I would consider the full fat greek yogurt with coconut a healthy choice and likewise would be fine with the homemade coconut cupcakes. I am pretty sure most the yoghurt would fit the guidelines and unless it was obviously 'unhealthy' ie chocolate flavoured, high in sugar etc for the most part we wouldn't even check those types of things.
    With homemade, likewise, unless it was obviously loaded with chocolate/lollies etc we would accept it, as we wouldn't have access to nutritional info to check.

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    Quote Originally Posted by Elijahs Mum View Post
    I suppose you really can't win - id much prefer DS to take a homemade chocolate cookie with full fat butter/ milk and no additives than preservative laden sakatas!

    Are these guidelines just for daycare/ pre school or for primary schools as well??
    Thankfully our public primary uses common sense. I send my kids chips or tiny teddies sometimes, not a word has been spoken. Although I know a few of the parents whose kids that just bring crap every single day have been spoken to.

    It's the way it should be. They intervene when clearly the child is bringing nothing but rubbish but allow parents to send what they want within reason.

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    Quote Originally Posted by Elijahs Mum View Post
    I suppose you really can't win - id much prefer DS to take a homemade chocolate cookie with full fat butter/ milk and no additives than preservative laden sakatas!

    Are these guidelines just for daycare/ pre school or for primary schools as well??
    I feel exactly the same as you.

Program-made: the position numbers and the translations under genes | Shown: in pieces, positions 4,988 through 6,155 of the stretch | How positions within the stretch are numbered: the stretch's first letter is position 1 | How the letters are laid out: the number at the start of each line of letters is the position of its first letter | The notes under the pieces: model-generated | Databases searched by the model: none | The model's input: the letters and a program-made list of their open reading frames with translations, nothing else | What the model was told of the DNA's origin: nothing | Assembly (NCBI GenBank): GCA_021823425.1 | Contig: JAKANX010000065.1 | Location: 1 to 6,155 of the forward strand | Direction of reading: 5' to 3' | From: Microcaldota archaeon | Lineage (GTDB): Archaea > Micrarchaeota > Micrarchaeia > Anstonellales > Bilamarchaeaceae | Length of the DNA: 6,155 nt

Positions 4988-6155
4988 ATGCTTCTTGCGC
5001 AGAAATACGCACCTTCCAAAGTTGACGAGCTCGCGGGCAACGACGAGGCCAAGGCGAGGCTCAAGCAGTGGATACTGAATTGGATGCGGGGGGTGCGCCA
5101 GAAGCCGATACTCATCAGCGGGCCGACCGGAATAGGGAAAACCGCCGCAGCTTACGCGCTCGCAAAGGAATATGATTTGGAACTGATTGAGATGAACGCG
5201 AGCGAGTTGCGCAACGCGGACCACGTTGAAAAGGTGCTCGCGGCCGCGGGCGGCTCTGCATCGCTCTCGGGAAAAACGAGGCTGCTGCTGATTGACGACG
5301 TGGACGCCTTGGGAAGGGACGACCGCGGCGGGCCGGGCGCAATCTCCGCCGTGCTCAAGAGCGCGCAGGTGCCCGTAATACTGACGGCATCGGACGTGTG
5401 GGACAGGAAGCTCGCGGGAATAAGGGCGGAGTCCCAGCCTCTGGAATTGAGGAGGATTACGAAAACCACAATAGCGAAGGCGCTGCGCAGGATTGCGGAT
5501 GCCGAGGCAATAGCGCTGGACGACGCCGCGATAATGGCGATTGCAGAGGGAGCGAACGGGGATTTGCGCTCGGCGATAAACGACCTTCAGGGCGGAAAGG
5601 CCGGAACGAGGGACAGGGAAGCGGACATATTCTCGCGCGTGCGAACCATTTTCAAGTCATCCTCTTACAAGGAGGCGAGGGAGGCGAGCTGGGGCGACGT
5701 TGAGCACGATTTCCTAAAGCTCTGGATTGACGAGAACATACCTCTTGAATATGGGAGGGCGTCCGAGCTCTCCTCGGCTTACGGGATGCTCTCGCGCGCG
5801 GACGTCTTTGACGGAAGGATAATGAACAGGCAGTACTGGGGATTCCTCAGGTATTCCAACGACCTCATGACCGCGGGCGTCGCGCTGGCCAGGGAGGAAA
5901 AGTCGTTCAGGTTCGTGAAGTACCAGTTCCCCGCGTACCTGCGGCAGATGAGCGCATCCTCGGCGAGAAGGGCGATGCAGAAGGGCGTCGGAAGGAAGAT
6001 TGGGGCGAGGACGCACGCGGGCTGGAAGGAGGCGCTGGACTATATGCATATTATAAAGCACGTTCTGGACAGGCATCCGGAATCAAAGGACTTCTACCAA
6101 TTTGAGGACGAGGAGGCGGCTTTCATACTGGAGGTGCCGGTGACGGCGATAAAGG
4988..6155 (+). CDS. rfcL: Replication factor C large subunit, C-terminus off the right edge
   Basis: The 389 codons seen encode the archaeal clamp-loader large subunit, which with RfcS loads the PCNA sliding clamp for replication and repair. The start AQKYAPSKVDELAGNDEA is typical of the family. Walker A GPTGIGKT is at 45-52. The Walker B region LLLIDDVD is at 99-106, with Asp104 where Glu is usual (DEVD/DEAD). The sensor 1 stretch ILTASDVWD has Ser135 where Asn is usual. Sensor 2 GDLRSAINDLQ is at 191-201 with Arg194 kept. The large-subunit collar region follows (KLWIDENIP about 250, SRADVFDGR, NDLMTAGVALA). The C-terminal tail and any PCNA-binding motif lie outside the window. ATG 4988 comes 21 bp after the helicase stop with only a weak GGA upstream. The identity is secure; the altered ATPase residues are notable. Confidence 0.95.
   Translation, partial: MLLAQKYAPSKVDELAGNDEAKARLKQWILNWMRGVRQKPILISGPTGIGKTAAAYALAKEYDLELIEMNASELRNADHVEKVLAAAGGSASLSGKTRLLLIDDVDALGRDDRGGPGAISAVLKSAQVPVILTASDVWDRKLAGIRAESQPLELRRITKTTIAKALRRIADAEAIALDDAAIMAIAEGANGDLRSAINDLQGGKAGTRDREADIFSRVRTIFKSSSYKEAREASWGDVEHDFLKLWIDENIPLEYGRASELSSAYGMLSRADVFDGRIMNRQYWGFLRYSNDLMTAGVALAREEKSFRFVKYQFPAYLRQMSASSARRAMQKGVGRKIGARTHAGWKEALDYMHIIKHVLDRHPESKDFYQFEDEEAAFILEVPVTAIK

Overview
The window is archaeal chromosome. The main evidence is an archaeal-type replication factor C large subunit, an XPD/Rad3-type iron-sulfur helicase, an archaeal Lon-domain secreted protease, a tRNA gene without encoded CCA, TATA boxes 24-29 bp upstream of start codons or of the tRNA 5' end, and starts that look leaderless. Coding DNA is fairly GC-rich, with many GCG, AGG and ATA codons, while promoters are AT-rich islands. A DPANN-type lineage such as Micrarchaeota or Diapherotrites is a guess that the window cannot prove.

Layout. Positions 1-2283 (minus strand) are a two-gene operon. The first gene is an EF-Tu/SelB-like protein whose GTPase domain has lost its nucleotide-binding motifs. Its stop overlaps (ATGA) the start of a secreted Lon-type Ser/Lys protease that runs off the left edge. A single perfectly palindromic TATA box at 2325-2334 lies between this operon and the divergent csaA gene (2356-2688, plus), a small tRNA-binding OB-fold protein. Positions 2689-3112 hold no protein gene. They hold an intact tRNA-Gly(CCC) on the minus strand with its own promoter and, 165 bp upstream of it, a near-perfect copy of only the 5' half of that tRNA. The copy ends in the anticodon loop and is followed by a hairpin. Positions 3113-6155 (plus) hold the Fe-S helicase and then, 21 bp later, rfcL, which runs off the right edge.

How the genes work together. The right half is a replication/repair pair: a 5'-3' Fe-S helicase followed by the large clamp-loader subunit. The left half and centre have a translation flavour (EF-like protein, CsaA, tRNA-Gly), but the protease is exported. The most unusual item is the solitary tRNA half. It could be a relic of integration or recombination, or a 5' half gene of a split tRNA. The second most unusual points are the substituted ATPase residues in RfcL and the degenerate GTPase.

My kids are in primary school and there are guidelines for the school (I think), but at our school they aren't policed.

    Oh the school is nut free, which I always 100% adhere to.

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    Quote Originally Posted by Elijahs Mum View Post
    I suppose you really can't win - id much prefer DS to take a homemade chocolate cookie with full fat butter/ milk and no additives than preservative laden sakatas!

    Are these guidelines just for daycare/ pre school or for primary schools as well??
    The plain sakatas are rice, vegetable oil and salt, what is in the chocolate you are putting in the cookies?

    ETA - these guidelines are for children's services, schools may have their own

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    hakuna matata is offline The artist formerly know as babyhopeful
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    At DS kinder they are only allowed fruit or vegetable as snacks. That's it! Anything else is sent home uneaten. It's a rule, and not that hard to follow IMO. If he really needs a treat, he can have one at home. I quite like the policy, it's just unfortunate that it goes out the window once kids get to prep. I'm a prep teacher and the amount of cr@p they bring in their lunch boxes is unbelievable!!!